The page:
Identification of Ecdysis-Triggering Hormone from an Epitracheal Endocrine System

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Science  05 Jan 1996:
Vol. 271, Issue 5245, pp. 88-91
DOI: 10.1126/science.271.5245.88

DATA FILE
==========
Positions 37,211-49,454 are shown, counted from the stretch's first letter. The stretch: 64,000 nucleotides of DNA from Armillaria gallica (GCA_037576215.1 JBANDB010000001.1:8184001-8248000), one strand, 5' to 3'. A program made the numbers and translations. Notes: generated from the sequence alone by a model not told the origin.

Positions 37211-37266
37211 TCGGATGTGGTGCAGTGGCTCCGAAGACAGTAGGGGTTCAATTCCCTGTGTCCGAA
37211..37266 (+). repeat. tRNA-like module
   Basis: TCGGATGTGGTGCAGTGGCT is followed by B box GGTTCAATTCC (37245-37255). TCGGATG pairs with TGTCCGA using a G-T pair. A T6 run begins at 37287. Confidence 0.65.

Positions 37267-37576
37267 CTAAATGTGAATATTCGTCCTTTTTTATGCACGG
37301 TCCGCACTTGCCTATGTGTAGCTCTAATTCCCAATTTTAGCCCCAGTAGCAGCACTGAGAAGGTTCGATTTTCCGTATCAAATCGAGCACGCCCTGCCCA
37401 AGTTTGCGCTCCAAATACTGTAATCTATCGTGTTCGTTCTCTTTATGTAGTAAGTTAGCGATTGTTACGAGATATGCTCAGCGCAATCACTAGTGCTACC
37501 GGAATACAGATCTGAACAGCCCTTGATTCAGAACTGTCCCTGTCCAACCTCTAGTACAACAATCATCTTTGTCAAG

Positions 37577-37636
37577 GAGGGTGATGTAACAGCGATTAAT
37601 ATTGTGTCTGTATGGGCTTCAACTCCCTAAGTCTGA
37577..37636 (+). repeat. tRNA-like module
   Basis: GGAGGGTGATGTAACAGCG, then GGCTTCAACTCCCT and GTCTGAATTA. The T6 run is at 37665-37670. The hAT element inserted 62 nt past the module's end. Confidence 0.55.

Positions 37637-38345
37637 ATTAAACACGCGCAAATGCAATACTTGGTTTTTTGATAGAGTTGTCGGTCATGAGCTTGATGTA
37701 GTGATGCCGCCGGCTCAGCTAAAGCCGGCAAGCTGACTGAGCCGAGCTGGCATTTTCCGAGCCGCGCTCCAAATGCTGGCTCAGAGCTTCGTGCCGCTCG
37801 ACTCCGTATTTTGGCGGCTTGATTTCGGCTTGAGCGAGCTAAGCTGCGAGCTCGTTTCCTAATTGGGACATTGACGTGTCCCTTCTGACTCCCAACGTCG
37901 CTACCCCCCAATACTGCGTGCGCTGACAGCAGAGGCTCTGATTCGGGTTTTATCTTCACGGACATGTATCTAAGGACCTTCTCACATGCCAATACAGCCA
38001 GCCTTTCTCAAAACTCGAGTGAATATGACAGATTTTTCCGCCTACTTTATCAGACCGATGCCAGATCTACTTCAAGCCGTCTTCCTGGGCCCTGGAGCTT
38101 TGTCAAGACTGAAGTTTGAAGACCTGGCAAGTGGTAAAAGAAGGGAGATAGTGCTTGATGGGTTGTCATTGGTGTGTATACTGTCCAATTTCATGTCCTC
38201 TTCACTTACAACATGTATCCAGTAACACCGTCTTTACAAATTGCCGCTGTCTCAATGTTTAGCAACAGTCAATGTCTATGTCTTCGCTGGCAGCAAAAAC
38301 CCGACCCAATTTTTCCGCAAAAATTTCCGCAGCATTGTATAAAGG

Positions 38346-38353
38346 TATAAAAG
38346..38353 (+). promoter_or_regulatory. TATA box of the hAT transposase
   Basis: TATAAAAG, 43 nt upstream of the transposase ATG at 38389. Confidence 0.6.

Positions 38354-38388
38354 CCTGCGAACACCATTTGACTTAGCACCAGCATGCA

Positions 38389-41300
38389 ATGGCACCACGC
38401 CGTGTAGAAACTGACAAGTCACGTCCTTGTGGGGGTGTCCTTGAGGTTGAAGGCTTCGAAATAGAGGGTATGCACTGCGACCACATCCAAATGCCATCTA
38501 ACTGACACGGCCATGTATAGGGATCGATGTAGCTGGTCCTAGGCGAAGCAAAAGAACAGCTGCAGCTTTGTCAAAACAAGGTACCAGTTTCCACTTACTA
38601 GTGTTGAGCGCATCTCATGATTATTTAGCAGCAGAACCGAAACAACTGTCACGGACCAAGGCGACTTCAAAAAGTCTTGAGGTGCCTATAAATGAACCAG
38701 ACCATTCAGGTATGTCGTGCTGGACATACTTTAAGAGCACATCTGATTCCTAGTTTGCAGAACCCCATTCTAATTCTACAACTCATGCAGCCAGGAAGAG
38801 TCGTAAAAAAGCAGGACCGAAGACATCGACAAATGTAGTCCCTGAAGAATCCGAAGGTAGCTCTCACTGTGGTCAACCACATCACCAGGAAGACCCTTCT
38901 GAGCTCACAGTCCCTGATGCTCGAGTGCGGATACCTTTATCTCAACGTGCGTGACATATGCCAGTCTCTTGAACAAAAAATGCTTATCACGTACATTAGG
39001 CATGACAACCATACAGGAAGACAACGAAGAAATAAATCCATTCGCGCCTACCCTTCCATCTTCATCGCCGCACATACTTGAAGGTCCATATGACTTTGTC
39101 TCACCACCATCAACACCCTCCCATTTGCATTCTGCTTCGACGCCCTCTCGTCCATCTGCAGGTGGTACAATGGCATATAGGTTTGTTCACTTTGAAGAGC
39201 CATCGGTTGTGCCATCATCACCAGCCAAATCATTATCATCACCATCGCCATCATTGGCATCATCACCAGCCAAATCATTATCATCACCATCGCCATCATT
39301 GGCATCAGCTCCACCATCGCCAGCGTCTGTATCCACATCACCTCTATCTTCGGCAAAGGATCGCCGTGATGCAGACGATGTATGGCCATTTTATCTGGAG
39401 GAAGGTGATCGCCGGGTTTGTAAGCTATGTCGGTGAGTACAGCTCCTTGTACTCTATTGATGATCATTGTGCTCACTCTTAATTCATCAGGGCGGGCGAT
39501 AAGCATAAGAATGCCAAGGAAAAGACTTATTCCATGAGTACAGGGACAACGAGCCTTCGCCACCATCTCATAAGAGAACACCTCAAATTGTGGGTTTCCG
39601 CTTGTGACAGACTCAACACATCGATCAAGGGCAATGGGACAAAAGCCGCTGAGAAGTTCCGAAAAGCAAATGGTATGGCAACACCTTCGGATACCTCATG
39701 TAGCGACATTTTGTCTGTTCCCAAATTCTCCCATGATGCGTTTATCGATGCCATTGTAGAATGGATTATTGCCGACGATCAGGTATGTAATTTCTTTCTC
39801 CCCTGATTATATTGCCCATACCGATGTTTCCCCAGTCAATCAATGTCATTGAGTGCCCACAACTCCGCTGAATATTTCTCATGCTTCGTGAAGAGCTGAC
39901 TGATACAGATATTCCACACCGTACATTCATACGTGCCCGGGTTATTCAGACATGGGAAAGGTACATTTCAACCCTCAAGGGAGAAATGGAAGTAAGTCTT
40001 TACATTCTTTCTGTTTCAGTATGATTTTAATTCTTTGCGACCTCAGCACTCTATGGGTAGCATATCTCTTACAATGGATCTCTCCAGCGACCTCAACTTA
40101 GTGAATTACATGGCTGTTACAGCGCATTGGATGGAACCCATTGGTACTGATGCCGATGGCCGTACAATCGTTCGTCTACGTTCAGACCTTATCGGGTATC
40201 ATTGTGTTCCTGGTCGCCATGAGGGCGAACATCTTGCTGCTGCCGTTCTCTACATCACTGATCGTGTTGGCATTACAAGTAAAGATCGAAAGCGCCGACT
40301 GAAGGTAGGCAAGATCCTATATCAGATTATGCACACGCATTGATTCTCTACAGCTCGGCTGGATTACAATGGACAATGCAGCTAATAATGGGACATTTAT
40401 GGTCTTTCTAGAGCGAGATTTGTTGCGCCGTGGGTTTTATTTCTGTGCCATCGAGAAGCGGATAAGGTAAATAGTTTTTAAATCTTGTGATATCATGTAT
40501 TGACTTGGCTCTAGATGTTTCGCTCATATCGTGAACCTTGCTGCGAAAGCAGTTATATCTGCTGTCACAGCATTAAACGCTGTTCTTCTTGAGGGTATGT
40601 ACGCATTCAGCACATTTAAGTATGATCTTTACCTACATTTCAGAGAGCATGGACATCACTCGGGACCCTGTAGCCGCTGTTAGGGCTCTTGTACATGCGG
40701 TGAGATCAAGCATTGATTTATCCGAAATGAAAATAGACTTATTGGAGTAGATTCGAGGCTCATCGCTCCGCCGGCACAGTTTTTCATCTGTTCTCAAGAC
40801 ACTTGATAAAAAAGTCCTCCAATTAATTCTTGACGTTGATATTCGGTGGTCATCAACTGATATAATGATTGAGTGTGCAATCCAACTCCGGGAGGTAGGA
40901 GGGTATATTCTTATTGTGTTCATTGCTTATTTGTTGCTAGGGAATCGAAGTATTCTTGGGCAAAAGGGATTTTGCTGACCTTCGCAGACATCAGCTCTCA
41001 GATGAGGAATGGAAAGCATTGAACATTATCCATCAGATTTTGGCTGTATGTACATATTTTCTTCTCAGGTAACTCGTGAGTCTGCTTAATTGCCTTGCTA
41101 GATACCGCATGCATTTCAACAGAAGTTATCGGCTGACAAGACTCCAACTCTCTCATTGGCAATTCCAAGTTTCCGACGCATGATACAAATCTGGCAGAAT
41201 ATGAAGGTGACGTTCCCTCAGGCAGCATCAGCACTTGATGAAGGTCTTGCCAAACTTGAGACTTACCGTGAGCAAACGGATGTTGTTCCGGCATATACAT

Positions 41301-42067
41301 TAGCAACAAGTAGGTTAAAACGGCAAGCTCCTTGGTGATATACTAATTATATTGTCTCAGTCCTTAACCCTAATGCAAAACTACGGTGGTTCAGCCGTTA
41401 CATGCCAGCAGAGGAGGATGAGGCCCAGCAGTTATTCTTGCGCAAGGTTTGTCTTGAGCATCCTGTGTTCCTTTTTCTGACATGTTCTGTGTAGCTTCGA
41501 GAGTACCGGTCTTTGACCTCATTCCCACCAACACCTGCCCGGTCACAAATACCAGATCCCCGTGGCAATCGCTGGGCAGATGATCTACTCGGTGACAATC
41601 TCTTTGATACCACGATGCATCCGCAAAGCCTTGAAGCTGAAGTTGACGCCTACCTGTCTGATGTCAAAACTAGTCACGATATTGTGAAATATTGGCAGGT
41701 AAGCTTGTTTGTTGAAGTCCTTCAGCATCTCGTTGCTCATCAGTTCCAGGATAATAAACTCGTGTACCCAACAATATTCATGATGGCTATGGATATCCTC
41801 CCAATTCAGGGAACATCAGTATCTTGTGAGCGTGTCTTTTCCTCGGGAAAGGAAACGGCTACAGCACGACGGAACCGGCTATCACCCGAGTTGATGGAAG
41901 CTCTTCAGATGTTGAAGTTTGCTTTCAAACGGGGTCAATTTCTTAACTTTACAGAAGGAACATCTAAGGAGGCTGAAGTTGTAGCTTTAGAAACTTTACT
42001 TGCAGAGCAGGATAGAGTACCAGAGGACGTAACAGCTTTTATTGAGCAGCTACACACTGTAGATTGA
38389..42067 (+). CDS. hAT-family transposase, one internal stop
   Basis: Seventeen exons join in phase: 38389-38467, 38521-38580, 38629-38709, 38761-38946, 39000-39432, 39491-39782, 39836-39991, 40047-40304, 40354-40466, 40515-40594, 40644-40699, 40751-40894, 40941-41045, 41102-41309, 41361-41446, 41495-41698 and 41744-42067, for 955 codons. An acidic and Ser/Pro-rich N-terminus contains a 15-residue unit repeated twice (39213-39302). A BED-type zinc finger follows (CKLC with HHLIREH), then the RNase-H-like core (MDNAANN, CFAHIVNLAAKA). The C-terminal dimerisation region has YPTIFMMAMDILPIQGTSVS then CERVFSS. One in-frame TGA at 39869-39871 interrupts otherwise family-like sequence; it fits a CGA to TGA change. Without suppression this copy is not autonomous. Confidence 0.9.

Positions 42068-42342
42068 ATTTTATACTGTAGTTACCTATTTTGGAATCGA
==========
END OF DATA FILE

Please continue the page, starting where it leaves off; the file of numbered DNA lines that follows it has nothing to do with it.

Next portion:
Developing insects repeatedly shed their cuticle by means of a stereotyped behavior called ecdysis, thought to be initiated by the brain peptide eclosion hormone. Here an ecdysis-triggering hormone, Mas-ETH, is described from the tobacco hornworm Manduca sexta. Mas-ETH contains 26 amino acids and is produced by a segmentally distributed endocrine system of epitracheal glands (EGs). The EGs undergo a marked reduction in volume, appearance, and immunohistochemical staining during ecdysis, at which time Mas-ETH is found in the hemolymph. Injection of EGs extract or synthetic Mas-ETH into pharate larvae, pupae, or adults initiates preecdysis within 2 to 10 minutes, followed by ecdysis. Sensitivity to injected Mas-ETH appears much earlier before ecdysis and occurs with shorter latency than that reported for eclosion hormone. The isolated central nervous system responds to Mas-ETH, but not to eclosion hormone, with patterned motor bursting corresponding to in vivo preecdysis and ecdysis. Mas-ETH may be an immediate blood-borne trigger for ecdysis through a direct action on the nervous system.

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